Supreme Court Justices with no prior judicial experience
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Louis Brandeis (Associate Justice, 1916 - 1939): Justice Brandeis was nominated by President Woodrow Wilson in 1916. Wilson had offered him a cabinet position three years earlier but Brandeis declined, preferring to remain a lawyer and investigate the concentration of wealth by large companies, culminating in his 1914 book, “Other People’s Money, and How the Bankers Use It.” After a fierce political battle, Brandeis was seated as an associate justice in June, 1916. Brandeis is seen here (first l.) in a photo of the US Supreme Court Justices in their robes in New York City in 1917. AP/FILE
Charles Evans Hughes (1910-1916; 1930-1941): Justice Hughes had a long political career – but no judicial experience – before he was seated as the 11th chief justice of the United States in 1930. Hughes was governor of New York and US secretary of State before President Taft appointed Hughes as an associate justice in 1910. Hughes left the court to become the Republican candidate in the 1916 Presidential election. He lost to President Woodrow Wilson and was later reappointed to the court as chief justice by President Herbert Hoover in 1930. Newscom/FILE
Felix Frankfurter (1939-1962): Justice Frankfurter was a trusted adviser of President Franklin Roosevelt who taught law at Harvard and Oxford. After Justice Benjamin Cardozo died in 1938, Roosevelt asked his then-adviser for recommendations for prospective candidates. None suited Roosevelt’s criteria, so he nominated Frankfurter, who had no prior experience on the bench, but was confirmed without dissent. Harris and Ewing/Library of Congress
Earl Warren (Chief Justice, Supreme Court 1953 – 1969): Justice Warren was a Republican governor of California when he was nominated by President Eisenhower in 1953. Warren had never been a judge and was appointed Chief Justice of the US Supreme Court, purportedly in exchange for offering to support Eisenhower’s campaign. AP/FILE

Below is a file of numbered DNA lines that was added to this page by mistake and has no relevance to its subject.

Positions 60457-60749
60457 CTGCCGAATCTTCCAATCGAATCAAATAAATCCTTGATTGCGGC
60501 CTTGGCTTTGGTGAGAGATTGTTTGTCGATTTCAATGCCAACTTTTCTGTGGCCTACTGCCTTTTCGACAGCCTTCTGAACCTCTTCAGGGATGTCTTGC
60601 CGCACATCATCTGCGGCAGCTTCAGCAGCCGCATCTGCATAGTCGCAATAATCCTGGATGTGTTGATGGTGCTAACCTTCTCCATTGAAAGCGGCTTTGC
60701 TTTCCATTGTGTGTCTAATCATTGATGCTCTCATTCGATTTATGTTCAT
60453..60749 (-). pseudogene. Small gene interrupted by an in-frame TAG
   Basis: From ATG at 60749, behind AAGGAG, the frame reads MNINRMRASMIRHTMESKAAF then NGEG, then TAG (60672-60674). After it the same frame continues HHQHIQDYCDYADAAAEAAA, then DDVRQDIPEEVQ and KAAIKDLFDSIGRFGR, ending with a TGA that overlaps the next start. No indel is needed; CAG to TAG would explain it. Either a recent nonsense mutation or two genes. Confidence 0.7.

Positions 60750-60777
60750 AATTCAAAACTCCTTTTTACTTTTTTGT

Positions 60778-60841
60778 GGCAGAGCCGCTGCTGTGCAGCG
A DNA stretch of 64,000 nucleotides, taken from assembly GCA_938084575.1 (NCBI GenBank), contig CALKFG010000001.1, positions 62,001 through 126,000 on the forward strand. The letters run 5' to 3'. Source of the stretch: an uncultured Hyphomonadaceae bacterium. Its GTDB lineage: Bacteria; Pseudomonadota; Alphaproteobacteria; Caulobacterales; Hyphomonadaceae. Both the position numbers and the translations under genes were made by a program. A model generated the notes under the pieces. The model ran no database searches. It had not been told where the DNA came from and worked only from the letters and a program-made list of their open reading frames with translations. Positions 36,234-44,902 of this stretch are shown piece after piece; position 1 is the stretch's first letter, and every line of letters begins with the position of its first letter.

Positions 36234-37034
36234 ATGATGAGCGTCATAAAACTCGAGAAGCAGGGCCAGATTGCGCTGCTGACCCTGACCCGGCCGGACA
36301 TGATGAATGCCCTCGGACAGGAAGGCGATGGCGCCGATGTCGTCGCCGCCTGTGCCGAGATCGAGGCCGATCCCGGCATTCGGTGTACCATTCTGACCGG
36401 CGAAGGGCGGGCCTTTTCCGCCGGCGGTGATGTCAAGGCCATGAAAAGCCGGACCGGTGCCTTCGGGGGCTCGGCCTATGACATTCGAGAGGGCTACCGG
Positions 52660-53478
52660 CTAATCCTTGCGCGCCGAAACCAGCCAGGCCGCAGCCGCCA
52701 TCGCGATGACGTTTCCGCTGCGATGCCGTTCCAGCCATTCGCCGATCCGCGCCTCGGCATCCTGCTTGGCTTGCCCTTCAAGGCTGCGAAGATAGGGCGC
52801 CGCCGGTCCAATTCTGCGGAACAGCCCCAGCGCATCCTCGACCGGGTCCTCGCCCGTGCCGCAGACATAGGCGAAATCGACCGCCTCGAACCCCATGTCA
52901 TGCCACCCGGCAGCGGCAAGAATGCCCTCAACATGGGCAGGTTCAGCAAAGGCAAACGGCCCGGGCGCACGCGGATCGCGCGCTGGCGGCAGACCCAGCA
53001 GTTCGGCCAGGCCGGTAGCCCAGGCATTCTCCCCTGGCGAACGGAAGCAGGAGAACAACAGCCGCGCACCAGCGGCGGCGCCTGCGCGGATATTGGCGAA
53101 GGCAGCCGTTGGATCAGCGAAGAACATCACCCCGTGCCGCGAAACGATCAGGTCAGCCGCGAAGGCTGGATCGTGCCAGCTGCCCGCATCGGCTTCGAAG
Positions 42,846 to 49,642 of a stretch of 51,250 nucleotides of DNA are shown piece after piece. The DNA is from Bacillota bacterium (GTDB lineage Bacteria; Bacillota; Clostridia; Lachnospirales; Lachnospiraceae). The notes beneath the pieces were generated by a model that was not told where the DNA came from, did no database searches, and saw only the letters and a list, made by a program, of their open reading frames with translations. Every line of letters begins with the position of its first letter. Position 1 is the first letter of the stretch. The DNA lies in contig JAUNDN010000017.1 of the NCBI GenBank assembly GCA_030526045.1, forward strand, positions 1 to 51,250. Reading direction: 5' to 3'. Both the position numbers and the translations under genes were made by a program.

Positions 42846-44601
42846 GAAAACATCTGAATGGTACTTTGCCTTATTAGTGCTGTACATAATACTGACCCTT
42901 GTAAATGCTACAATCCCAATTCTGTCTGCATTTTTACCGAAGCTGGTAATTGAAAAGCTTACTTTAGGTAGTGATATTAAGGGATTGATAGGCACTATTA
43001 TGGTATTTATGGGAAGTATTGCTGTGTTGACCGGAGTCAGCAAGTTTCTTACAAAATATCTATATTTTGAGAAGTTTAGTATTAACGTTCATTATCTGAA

Abe Fortas (1965-1969): Justice Fortas became an associate justice when his longtime friend President Lyndon Johnson nominated him because he supported Johnson’s Great Society reforms. Fortas had no prior experience on the bench. Chief Justice Earl Warren persuaded Fortas to resign in 1969, after details emerged that Fortas was accepting money from a Wall Street financier who was under investigation for securities violations. The Christian Science Monitor/FILE
Hugo Black (Associate Justice, 1937 – 1971): Justice Black’s sole judicial experience was as a part-time police court judge in Birmingham, Alabama from 1911 to 1914, at which time he became the public prosecutor for the county. After serving in the military in World War I and returning to practice law, Black was elected to the U.S. Senate in 1927 as a Democrat. Roosevelt nominated Black to the Court in 1927 and he was confirmed the next day. Benjamin E. Forte/CNP/Newscom/FILE
Lewis Powell Jr. (1972-1987): Justice Powell was a reluctant associate justice. President Richard Nixon asked Powell to join the Supreme Court in 1969, but Powell demurred. When Nixon asked him again in 1971, he reluctantly accepted after being persuaded it was his duty to the nation. Prior to his nomination, Powell worked at a lucrative private practice law firm and had no judicial experience. He resigned from his post in 1987. AP/FILE
Byron White (Associate Justice 1962 – 1993): Justice White played professional football for the Pittsburgh Pirates and the Detroit Lions as a running back, the latter while pursuing a law degree at Yale. After becoming a lawyer in private practice in Colorado, he organized John F. Kennedy’s presidential campaign in the state and received a deputy attorney general appointment by President Kennedy in 1961. In 1962 Kennedy nominated him for the Supreme Court. Ira Schwarz/Reuters/FILE
William Rehnquist (1986 – 2005): Justice Rehnquist was the US assistant attorney general when President Richard Nixon nominated him in 1971. Rehnquist was seated as an associate justice in 1972; When chief justice Warren Burger retired in 1986, Rehnquist took his post. Justice Thurgood Marshall called him 'a great chief justice.' Rehnquist is seen in this December 2003 photo taken at the Supreme Court in Washington. J. Scott Applewhite/AP/FILE
Elena Kagan (Nominee for Associate Justice): Kagan is the US solicitor general, the government’s chief lawyer at the high court. Ms. Kagan was the first female dean of Harvard Law School and the first female US solicitor general, but she has no judicial experience on the bench, a point which critics are likely to raise at her confirmation hearing. Here, President Barack Obama introduces Kagan as his choice for Supreme Court justice in the East Room of the White House in Washington on May 10. Pablo Martinez Monsivais/AP
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